If I’ve discovered anything about myself in listening to so much music the past year, it’s that I can be impatient. I like hooks, I like beats. Get me in and get me out in four minutes. (OK, I’ll give you five or six minutes if your first name is Sufjan.)
So when I popped in Grizzly Bear’s Yellow House – probably in the car or something – it didn’t last but two songs. This has little to do with Grizzly Bear and more to do with my sometimes antsy nature. From the get-go, I could tell listening to Yellow House would not be a mindless activity. This requires physical and mental concentration. Restraint and patience.
Although I’m not entirely familiar with the “freak folk” scene, the band was mentioned in passing in the New York Times article about it, although the guys dispute the story’s description of them. I prefer the label from Gothamist, which described Grizzly Bear’s music as “bewilderock.”
More than any album I’ve come across this year, Yellow House tests my iPod trigger finger. When I feel the urge to flip songs, then I’m oddly compelled to keep listening. There is no traditional verse-chorus-verse safety net to fall into.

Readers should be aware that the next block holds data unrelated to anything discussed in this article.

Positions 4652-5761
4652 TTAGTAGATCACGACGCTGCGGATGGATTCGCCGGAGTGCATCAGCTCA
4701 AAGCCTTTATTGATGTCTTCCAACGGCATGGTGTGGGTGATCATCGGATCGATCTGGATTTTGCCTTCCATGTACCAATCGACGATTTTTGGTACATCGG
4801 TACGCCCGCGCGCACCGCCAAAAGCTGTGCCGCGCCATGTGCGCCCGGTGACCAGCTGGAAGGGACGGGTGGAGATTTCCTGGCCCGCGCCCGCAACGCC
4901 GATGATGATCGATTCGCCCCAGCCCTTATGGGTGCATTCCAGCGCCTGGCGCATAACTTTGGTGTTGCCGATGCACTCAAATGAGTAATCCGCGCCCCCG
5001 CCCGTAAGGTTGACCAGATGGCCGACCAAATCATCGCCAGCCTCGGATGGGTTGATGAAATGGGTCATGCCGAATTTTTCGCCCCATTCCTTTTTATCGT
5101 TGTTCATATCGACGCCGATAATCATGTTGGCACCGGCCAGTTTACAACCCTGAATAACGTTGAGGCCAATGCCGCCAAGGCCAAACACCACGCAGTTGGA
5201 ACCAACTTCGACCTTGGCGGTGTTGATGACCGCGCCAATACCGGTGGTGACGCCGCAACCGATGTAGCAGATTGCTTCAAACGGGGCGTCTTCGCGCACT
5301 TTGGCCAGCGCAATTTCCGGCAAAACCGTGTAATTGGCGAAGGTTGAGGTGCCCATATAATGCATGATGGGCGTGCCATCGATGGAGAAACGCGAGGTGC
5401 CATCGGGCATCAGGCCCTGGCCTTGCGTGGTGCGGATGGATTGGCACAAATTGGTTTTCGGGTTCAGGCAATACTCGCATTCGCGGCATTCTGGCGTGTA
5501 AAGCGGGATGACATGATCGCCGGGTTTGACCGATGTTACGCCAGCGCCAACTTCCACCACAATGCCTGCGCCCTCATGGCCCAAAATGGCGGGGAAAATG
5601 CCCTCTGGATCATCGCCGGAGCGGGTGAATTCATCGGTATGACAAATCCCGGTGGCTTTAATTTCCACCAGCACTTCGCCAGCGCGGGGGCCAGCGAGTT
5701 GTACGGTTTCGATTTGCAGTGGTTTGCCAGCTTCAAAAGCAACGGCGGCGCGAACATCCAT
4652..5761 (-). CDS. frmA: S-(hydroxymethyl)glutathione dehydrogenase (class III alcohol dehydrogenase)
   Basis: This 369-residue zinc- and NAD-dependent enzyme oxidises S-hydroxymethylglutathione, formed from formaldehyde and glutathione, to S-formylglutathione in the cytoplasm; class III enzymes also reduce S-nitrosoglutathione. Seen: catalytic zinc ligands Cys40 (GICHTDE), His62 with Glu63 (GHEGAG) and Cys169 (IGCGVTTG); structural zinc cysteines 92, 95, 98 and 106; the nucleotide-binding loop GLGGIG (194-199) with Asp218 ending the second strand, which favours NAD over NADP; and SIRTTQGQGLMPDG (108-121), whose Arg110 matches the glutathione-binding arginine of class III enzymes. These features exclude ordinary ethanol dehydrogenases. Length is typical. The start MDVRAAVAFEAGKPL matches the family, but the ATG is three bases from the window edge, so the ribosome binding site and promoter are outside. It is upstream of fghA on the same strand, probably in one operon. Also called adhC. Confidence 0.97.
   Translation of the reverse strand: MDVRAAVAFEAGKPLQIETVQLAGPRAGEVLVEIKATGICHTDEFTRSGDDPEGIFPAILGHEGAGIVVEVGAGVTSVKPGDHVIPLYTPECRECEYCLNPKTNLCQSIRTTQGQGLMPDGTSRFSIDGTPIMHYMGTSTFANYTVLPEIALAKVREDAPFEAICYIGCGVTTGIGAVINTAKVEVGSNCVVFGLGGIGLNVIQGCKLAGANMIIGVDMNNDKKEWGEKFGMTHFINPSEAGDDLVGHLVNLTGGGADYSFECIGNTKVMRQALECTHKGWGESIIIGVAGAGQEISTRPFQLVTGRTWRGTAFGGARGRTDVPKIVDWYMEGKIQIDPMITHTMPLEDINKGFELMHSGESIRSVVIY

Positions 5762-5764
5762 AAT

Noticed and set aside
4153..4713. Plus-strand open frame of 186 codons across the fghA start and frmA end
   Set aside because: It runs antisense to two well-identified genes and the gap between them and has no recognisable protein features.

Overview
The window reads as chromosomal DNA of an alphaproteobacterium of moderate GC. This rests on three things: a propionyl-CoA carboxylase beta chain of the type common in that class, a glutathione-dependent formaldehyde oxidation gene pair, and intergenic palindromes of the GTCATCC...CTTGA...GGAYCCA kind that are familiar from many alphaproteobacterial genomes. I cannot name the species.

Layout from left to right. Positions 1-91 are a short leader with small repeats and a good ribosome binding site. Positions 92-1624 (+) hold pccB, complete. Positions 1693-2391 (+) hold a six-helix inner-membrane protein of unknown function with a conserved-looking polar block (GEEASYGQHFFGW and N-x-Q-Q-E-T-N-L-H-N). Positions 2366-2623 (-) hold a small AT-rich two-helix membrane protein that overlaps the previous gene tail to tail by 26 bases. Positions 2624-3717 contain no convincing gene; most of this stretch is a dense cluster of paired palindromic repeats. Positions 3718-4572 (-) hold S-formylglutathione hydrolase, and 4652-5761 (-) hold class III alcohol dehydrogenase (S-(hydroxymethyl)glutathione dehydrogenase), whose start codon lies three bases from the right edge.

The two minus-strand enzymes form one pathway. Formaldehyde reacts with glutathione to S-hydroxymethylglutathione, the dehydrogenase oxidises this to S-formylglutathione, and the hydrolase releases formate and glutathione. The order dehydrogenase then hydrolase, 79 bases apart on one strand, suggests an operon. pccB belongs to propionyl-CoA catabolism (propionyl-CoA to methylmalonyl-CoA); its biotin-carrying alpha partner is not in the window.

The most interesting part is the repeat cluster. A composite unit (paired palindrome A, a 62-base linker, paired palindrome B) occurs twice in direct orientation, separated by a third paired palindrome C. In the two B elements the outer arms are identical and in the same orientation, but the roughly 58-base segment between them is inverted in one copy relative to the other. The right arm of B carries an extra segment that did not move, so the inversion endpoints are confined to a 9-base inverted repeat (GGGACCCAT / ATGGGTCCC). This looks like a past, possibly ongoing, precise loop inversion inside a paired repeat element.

Again, this probably says more about my tendencies as a listener than Grizzly Bear as a band, because they’re good. Really, I need more albums like this. Or I need to actually listen to more albums like this. Each song takes awhile to wrap my head around. Plans, for example, offers everything I love in a song: horns, great drums, rhythm. But its scattered approach tends to confuse on first listen and then fall into line with each successive play, much like the album as a whole.